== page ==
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I don't think your GP is qualified to dismiss an obvious goitre, or the ultrasound report, which presumably only confirmed what eyes can see.

Find another GP practice, if you can, because your goitre (an obvious sign), your symptoms and test results have no other explanation than hypothyroidism and iron deficiency anaemia. You need prompt treatment for both,

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I totally agree with Hillwoman. I hope you were given a copy of that report.

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You are seriously under medicated to have TSH so high. You need 25mcg dose increase and retesting after 6-8 weeks. Dose increased in 25mcg steps until TSH is around one and FT4 towards top of range and FT3 at least half way in range

Your vitamins are so low BECAUSE you are so under medicated

You do not need antidepressants, you need correct treatment

See a different GP urgently and if possible take a supportive friend or family member with you

Your vitamin D is grossly under prescribed, you need loading dose to raise level quickly. If they won't agree then self supplement. Better You vitamin D mouth spray avoids poor gut function of Hashimoto's. Suggest you try either 3000iu or 5000iu for 2-3 months and retest. Via vitamindtest.org.uk £28

Ferritin must be treated, you are clearly Anaemic

See Box 1. Towards end of article

Some possible causes of persistent symptoms in euthyroid patients on L-T4

You will see low vitamin D, folate, ferritin and B12 listed


Hashimoto's affects the gut and leads to low stomach acid and then low vitamin levels

Low vitamin levels affect Thyroid hormone working

Poor gut function can lead leaky gut (literally holes in gut wall) this can cause food intolerances. Most common by far is gluten

According to Izabella Wentz the Thyroid Pharmacist approx 5% with Hashimoto's are coeliac, but over 80% find gluten free diet helps significantly. Either due to direct gluten intolerance (no test available) or due to leaky gut and gluten causing molecular mimicry (see Amy Myers link)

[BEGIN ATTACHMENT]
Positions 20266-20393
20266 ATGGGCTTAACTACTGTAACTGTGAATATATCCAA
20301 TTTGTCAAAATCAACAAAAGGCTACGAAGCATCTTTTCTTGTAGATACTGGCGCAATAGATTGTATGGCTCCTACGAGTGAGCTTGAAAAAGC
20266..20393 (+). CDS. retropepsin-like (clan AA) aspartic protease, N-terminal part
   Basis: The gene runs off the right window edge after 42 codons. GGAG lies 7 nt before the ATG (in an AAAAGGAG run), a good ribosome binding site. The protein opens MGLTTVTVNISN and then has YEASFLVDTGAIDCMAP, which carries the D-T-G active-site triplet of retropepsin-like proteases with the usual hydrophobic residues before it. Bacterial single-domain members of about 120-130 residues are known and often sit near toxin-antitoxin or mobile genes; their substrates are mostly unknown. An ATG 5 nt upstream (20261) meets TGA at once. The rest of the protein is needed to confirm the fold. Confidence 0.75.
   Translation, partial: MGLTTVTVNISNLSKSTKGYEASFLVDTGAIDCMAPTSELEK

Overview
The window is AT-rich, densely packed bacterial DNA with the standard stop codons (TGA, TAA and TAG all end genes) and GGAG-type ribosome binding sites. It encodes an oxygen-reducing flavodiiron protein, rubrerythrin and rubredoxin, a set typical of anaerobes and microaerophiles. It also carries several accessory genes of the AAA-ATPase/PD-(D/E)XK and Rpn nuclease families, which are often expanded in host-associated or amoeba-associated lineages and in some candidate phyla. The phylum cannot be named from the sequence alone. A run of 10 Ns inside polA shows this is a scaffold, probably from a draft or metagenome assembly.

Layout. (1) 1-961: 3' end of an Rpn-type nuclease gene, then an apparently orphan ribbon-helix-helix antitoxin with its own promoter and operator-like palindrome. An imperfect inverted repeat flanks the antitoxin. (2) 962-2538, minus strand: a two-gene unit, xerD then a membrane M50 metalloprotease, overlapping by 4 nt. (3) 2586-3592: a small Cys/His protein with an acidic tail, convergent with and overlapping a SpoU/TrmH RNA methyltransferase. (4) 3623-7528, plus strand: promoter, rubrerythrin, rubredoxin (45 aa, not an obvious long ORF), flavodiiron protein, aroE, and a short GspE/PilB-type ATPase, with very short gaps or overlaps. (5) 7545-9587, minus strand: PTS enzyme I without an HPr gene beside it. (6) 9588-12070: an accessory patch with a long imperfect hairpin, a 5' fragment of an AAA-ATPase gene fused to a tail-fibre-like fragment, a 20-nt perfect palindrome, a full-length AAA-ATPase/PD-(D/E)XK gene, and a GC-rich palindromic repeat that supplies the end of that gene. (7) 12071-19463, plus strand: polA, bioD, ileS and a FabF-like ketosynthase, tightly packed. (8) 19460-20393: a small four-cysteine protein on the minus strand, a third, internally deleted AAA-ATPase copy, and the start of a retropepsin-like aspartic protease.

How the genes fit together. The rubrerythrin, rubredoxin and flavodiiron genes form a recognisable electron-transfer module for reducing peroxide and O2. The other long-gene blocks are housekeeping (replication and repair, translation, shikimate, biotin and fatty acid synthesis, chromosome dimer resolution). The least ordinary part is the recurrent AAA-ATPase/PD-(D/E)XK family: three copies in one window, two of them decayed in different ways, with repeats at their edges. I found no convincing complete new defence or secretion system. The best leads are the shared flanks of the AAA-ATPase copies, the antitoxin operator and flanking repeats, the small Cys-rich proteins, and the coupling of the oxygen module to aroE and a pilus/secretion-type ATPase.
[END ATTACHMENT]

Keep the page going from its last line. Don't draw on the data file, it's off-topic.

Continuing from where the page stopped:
But don't be surprised that GP or endo never mention gut, gluten or low vitamins. Hashimoto's is very poorly understood

Changing to a strictly gluten free diet may help reduce symptoms, help gut heal and slowly lower TPO antibodies

Ask GP for coeliac blood test first








Dr Toft, past president of the British Thyroid Association and leading endocrinologist, states in Pulse Magazine,

"The appropriate dose of levothyroxine is that which restores euthyroidism and serum TSH to the lower part of the reference range - 0.2-0.5mU/l.

In this case, free thyroxine is likely to be in the upper part of its reference range or even slightly elevated – 18-22pmol/l.

Most patients will feel well in that circumstance. But some need a higher dose of levothyroxine to suppress serum TSH and then the serum-free T4 concentration will be elevated at around 24-28pmol/l.

This 'exogenous subclinical hyperthyroidism' is not dangerous as long as serum T3 is unequivocally normal – that is, serum total around T3 1.7nmol/l (reference range 1.0-2.2nmol/l)."

You can obtain a copy of the articles from Thyroid UK email print it and highlight question 6 to show your doctor

please email Dionne:

Prof Toft - article just published now saying T3 is likely essential for many


But with Hashimoto's we must get vitamins optimal first and dose of Levo increased enough to lower TSH to around one and FT4 near top of range

Highly likely to need to be strictly gluten free too

If after all these steps, your FT3 remains low then, like many of us with Hashimoto's, you may need addition of small dose of T3 too

You need a new endo.

Email Thyroid UK for list of recommended thyroid specialists

please email Dionne:

Detailed supplements advice from SeasideSusie on Low vitamins due to under medication


Look up your local CCG guidelines on vitamin D deficiency

Eg Oxfordshire